Spencer, Tylor, and Morgan, Levi-Strauss, Marx, Boas, etc, etc. There is also a lot of work done to try and tie a common thread through as much material as possible. Contextualization of how a theory came to be, and what it might imply are pretty well done. Chances are, you're buying this book for a class, rather than pleasure, and though this can be kind of dry, it's fairly well done. Some selections are puzzling in terms of what they illustrate for that author, but by and large it shouldn't kill you to read this book.

There are footnotes, too. These seem like a blessing to begin with, especially if you don't have much of a foothold in the material, there is a lot that you are caught up on quickly, and it can be very helpful. On the flipside, the editors can be very heavy-handed in guiding the reading, and can be sometimes inane in their commentary. This is the major failing of the book, it's more to read, and the later in the book you get, the less useful it is.
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12 of 14 people found the following review helpful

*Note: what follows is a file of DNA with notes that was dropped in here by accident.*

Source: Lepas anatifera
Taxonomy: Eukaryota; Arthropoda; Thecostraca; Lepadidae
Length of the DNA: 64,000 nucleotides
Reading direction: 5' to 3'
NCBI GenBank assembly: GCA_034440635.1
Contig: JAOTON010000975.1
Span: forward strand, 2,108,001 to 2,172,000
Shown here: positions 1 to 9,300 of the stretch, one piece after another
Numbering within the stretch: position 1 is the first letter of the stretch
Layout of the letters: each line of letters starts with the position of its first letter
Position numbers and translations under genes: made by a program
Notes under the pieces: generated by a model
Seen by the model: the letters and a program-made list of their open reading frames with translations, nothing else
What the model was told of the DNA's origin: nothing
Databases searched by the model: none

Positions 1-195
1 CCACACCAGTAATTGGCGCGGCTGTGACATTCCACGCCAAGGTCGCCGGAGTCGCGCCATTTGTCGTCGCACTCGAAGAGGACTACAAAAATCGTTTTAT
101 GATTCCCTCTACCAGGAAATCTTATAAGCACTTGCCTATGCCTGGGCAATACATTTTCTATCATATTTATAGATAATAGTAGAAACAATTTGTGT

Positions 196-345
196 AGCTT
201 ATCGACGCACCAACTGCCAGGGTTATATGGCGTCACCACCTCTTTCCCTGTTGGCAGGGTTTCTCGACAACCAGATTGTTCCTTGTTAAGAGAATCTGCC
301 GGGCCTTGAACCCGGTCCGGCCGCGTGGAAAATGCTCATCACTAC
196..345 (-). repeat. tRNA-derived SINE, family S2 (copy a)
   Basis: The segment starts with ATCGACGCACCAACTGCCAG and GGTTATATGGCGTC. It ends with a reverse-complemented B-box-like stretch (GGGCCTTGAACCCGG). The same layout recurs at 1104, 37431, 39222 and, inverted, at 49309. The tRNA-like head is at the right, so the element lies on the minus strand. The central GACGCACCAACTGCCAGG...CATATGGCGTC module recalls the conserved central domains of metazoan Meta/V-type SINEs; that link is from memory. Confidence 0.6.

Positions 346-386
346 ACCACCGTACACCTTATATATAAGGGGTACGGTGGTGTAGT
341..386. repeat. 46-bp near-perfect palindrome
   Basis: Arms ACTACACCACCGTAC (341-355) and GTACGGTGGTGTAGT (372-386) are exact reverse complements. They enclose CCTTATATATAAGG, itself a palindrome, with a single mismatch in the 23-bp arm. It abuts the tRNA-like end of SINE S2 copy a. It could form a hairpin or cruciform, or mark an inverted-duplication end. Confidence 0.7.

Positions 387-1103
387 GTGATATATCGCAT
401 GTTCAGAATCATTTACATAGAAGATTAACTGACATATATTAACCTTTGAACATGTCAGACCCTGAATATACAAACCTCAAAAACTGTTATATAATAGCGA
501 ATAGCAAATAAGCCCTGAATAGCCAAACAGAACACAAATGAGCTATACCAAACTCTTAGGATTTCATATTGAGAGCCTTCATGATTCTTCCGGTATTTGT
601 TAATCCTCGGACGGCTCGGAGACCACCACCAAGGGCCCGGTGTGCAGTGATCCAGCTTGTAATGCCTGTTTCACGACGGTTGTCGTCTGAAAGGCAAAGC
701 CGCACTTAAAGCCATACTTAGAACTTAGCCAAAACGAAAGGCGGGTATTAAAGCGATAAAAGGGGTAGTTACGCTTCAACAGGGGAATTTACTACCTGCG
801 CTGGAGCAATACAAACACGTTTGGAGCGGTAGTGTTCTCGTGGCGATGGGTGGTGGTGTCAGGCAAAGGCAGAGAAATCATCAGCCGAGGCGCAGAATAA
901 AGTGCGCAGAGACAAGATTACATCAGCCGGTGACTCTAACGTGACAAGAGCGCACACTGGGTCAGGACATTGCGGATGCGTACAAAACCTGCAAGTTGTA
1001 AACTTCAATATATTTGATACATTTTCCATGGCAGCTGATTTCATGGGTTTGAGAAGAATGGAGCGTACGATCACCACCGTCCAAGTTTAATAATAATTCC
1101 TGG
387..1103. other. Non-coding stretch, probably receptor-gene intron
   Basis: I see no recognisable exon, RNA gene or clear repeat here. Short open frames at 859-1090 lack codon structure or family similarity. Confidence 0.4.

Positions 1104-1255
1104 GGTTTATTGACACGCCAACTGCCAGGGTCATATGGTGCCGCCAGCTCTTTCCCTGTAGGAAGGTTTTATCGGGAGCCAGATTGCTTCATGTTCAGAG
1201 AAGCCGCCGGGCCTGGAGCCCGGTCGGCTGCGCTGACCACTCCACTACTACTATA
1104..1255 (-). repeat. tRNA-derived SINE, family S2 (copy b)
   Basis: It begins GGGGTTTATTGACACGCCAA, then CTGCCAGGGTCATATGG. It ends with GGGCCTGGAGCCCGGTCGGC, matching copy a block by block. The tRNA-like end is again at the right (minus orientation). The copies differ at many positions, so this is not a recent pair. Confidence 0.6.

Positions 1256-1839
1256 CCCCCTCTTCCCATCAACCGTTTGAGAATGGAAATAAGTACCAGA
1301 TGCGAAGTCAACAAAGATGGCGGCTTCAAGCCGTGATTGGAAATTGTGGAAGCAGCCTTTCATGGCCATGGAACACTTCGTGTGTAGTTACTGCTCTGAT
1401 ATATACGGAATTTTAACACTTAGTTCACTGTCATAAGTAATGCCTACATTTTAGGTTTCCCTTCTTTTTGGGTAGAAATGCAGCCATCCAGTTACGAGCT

on September 5, 1998
This is a book valuable to the upper division undergraduate and new gratuate student. The authors are very good at showing how the theory underlying anthropological ideas have developed through the writings of the greatest thinkers in different periods of history. A great benefit in this book is the extensive footnotes that are quite helpful to the reader. This text is a must for anyone interested in why anthropologists think the way they do.
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8 of 11 people found the following review helpful
on March 1, 2000